Looking outside of Wales

Welsh Government ministers say that they want to reduce the number of local authorities in Wales from 22 to 8 in order to reduce political and administrative costs. There is no evidence that administrative costs are reduced by increasing the size of a local authority. The recent KPMG report to Welsh Government indicated that as a percentage of the total budget Cardiff, our largest local authority, has the third highest administrative costs in Wales.

The proposed reduction of local authorities is based on an early 20th century orthodoxy that large scale, centralised organisations were the way to modernity. It was a view shared by Henry Ford and Joseph Stalin. As for driving down the cost of politics, Francisco Franco achieved that very successfully.

In the 21st century most people outside Wales recognise that success is achieved through relatively small scale organisations keeping close to their citizens and customers and working together as necessary to achieve shared objectives. Active political participation is celebrated rather than lamented.

If only Wales would learn from a country like Denmark which has a population not much greater than ours- 5.6 million. The Danes went through a decade of discussion to reform their public services in 2008. At the end of that process they established 98 local authorities with an average population of 58,000. In Denmark their local authorities provide all the services of a Welsh local authority plus community based health care and a responsibility to ensure the local supply of gas, electricity and water.

Welsh Government should pause and look elsewhere at other successful local government systems before driving us into the last century.


Crunch Time for Welsh Labour and Welsh Democracy

Tomorrow the Labour Group of Welsh Assembly members will decide whether to back the Cabinet’s proposal for ten new local authorities as recommended by the Williams Report.

Here are a number of good reasons for the Labour Group to turn down these proposals:

  •  There is no evidence that fewer local authorities will provide local services any cheaper or better; just look at the comparative performance of large and small local authorities in Wales and elsewhere in Europe.
  • Large local authorities will increase the distance between government and communities in all parts of Wales; leading to a withering away of Wales’ attachment to progressive social democracy.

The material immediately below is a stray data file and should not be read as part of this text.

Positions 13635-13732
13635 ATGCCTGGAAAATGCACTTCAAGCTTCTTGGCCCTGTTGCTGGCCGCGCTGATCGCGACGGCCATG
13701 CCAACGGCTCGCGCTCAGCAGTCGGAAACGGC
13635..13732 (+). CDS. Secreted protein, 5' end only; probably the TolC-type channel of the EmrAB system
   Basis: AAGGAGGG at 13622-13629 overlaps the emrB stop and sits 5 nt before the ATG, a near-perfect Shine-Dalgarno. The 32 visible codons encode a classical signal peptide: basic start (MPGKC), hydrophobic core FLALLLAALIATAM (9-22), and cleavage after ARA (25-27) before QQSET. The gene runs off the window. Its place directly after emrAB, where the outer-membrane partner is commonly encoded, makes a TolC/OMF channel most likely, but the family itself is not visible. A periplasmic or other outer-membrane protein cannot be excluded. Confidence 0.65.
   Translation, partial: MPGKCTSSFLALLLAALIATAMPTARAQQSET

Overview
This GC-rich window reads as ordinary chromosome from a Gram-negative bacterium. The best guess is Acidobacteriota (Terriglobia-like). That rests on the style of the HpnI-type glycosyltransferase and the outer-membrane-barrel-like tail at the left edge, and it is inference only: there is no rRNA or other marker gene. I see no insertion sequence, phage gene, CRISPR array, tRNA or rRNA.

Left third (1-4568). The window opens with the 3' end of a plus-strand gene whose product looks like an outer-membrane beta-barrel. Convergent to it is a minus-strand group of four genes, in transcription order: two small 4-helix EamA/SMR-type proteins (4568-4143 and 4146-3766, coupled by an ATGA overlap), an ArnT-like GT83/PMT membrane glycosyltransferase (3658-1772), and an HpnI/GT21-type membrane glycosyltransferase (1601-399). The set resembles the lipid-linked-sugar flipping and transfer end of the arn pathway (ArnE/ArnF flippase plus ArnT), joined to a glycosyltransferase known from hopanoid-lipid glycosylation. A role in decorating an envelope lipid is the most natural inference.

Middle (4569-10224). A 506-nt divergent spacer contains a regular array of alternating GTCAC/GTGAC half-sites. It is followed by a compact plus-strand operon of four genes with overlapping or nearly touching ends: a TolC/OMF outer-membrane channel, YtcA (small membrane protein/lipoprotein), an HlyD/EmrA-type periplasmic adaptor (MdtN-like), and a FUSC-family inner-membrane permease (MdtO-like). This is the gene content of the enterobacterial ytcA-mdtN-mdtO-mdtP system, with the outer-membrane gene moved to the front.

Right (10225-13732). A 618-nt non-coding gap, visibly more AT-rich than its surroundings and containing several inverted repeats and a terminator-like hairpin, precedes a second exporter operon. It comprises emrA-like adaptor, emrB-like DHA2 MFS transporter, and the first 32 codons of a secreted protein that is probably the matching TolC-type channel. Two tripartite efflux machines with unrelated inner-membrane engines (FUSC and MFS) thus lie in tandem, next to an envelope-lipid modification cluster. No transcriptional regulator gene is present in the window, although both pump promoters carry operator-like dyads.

• The recent KPMG report makes sensible proposals for reducing administrative costs without the expense and distraction of wholesale reorganisation.
  • The WLGA has made sensible proposals for key strategic activities to be undertaken by regional combined authorities; activities such as planning, economic development, school improvement, health and social care commissioning.
  • Proposals for the abolition of various local authorities risks electoral losses for Labour in seats such as the Vale of Glamorgan, Neath, Bridgend, Merthyr, Caerphilly, Torfaen and Newport; as voters reject take over by neighbouring authorities and party members lack any campaigning motivation.

The End of Progressive Politics in Wales?

Last month’s general election was a major step backwards for progressive politics in Wales and the rest of the United Kingdom. The parties of reaction, the parties which set one individual against another, substantially increased their vote.

If we wish to promote political values which balance cooperation, fairness and mutual support with those of enterprise, endeavour and innovation then it is not enough to list the words; people must experience community and shared responsibility in their daily lives.

Wales had been considered a haven for progressive political values. This was because we retained communities which came together to support each other and work place trades unions which shared responsibility for successful enterprises.

Sadly Welsh Government seems intent on separating people from power – creating ever larger units of public administration and political control. We will then increasingly espouse political values that reflect our daily experiences – voting for parties which promote inequality, passivity and resentment.

If the Welsh Government confirms its intention to create the largest local authorities in Europe, it will be proclaiming the death knell of progressive politics in Wales.

Beware of Big – lesson of the North Wales Health Board

Paul Williams was the instigator of the Welsh Health Service reorganisation which led to the creation of the North Wales Health Board – the largest health service delivery organisation in the United Kingdom. Such has been the record of unmanageability in this health board that it is now about to be nationalised by the Welsh Government.

The Williams Report on Welsh Public Service Delivery recommends that we transfer the Welsh health service model to Welsh local government, creating the largest local authorities in Europe with average populations of 300,000. These local authorities will fail to deliver good services, fail to engage with local people and will lead to the further nationalisation of local services.

Is this what devolution now means in Wales?